Genetics: Cell division – Mitosis


We are currently working through the specification for an IGCSE in Biology.  The following is copied straight from that specification and is all the information we need to know about mitosis:

Understand that division of a diploid cell by mitosis produces two cells which contain identical sets of chromosomes.
Understand that mitosis occurs during growth, repair, cloning and asexual reproduction.

We watched the following videos to introduce the children to mitosis.  The first is an animation by the Amoeba sisters and the other is a dance set to a song which explains mitosis.  The third is a rap which I really thought was spectacular explaining mitosis written by a biology teacher.  This last video I showed to the children two or three times a day for a week, hoping they would internalise some of the lyrics!

Mitosis is a type of cell division whereby a parent diploid cell replicates itself exactly to form two identical daughter cells.  The daughter cells contain identical sets of chromosomes.  In order to illustrate this I gave the children 4 paper plates, 3 labels saying Parent Cell, Daughter Cell and DNA replication,  and 20 jelly beans (5 sets of four different colours).  I asked the children to demonstrate their understanding of mitosis using all of the items I had given them:


It took some time but they created a great model:


As can be seen the parental diploid cell has 4 chromosomes.  During the DNA replication stage these four chromosomes multiply to become eight chromosomes (two identical sets of the original four).  The chromosomes move to allow the parent cell to split into two daughter cells, each daughter cell containing the exact DNA material the parent cell contained.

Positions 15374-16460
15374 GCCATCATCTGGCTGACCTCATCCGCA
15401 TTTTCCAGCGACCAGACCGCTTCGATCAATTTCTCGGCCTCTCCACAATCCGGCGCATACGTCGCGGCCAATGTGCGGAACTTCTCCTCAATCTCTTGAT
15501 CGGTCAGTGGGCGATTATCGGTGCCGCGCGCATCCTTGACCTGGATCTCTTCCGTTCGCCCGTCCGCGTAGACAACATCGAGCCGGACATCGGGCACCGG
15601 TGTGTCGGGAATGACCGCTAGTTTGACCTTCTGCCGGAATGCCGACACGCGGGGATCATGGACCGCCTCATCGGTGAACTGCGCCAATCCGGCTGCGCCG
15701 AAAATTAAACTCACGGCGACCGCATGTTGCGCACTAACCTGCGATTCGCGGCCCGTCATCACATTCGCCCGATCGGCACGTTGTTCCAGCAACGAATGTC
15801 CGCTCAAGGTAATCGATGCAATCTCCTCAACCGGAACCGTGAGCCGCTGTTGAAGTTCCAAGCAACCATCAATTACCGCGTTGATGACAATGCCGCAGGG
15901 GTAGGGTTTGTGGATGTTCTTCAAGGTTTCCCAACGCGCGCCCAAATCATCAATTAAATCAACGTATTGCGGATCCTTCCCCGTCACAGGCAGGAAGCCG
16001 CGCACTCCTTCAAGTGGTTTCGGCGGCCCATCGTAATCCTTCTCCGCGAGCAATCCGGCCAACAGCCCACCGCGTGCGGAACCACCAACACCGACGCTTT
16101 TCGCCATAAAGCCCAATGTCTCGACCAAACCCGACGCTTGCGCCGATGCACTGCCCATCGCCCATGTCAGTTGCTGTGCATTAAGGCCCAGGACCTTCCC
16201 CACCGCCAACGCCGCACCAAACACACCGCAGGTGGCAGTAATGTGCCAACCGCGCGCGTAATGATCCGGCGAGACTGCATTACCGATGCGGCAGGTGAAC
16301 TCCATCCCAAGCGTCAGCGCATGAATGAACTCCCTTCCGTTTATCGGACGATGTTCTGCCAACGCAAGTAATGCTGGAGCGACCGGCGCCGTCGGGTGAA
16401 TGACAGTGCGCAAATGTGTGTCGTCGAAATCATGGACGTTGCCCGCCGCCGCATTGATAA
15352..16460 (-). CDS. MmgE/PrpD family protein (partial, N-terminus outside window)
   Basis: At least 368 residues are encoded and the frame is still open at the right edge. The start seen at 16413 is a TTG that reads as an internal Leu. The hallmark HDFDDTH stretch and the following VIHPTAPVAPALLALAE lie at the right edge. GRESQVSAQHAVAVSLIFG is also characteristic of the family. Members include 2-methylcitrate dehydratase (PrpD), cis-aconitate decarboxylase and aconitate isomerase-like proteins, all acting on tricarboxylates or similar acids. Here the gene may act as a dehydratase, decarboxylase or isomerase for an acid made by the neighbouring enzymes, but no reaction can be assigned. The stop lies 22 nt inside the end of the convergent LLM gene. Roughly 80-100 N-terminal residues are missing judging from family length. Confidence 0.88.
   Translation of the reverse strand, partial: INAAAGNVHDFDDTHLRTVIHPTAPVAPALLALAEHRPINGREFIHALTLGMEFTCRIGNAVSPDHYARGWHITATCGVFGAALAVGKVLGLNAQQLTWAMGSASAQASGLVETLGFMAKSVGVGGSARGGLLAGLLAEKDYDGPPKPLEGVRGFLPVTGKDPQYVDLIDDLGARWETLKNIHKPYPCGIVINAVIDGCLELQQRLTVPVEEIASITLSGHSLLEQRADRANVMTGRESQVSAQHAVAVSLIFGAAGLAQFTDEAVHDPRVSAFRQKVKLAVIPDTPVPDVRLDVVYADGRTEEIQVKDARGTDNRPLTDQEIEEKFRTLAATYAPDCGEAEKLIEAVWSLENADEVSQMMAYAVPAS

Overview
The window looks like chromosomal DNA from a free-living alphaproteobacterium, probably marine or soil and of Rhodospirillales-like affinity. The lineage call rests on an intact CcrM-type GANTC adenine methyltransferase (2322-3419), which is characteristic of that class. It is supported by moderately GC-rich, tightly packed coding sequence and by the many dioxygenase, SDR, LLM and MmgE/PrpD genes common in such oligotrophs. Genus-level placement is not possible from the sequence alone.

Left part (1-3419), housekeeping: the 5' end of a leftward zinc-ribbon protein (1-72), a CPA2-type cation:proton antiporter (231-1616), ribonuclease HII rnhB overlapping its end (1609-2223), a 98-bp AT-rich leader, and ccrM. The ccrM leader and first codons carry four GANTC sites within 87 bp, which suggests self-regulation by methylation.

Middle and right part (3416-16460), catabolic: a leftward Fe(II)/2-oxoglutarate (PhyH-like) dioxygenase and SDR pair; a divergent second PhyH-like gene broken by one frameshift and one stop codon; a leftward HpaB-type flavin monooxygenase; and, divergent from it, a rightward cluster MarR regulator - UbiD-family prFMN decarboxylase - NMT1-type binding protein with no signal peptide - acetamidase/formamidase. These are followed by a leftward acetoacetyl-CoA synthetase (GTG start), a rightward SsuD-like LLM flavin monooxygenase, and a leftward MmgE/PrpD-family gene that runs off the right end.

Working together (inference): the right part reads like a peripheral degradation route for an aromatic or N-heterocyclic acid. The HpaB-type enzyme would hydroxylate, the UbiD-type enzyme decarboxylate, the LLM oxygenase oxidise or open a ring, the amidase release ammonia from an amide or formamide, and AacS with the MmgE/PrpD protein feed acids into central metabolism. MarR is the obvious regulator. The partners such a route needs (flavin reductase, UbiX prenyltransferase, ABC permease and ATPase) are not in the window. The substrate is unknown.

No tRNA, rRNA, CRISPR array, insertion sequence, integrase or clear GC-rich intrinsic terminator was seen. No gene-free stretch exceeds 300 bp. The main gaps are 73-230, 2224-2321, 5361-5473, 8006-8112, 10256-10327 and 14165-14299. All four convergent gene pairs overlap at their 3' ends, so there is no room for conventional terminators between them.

Next I handed them a sheet which had all the stages of mitosis but was unlabeled.  I asked them to label each stage (pictured is my own labeled version):

mitosis stages


I had pinned a fabulous video which I unfortunately can’t seem to post but it shows mitosis actually as it happens.  To see this fabulous video see here.  I can’t tell you what an honour it was to be watching this with the children.  The sense of awe when one realises that this process is ongoing in our bodies.  We have an amazing Creator!


I also gave them a print out of some onion cells at various stages of mitosis.  The goal was for them to be able to match the stages with some of the pictures:

onion cells mitosis


We then came to the activity the children had been looking forward to all week.  Oreo cookie mitosis.  Oh the fun!

I photocopied them this Lab  and handed them some Oreos, toothpicks, icing pens and thread sprinkles:


They completed the lab and ended up with a heap of Oreos decorated to show the stages of Mitosis:



Tomorrow we would be exploring Meiosis and comparing the two.


  1. You do find lots of you-tube videos. I just heard of Quiet-tube. Works wonders for getting rid of all those extra previews and comments. Anytime Oreos are involved, it has to be fun!

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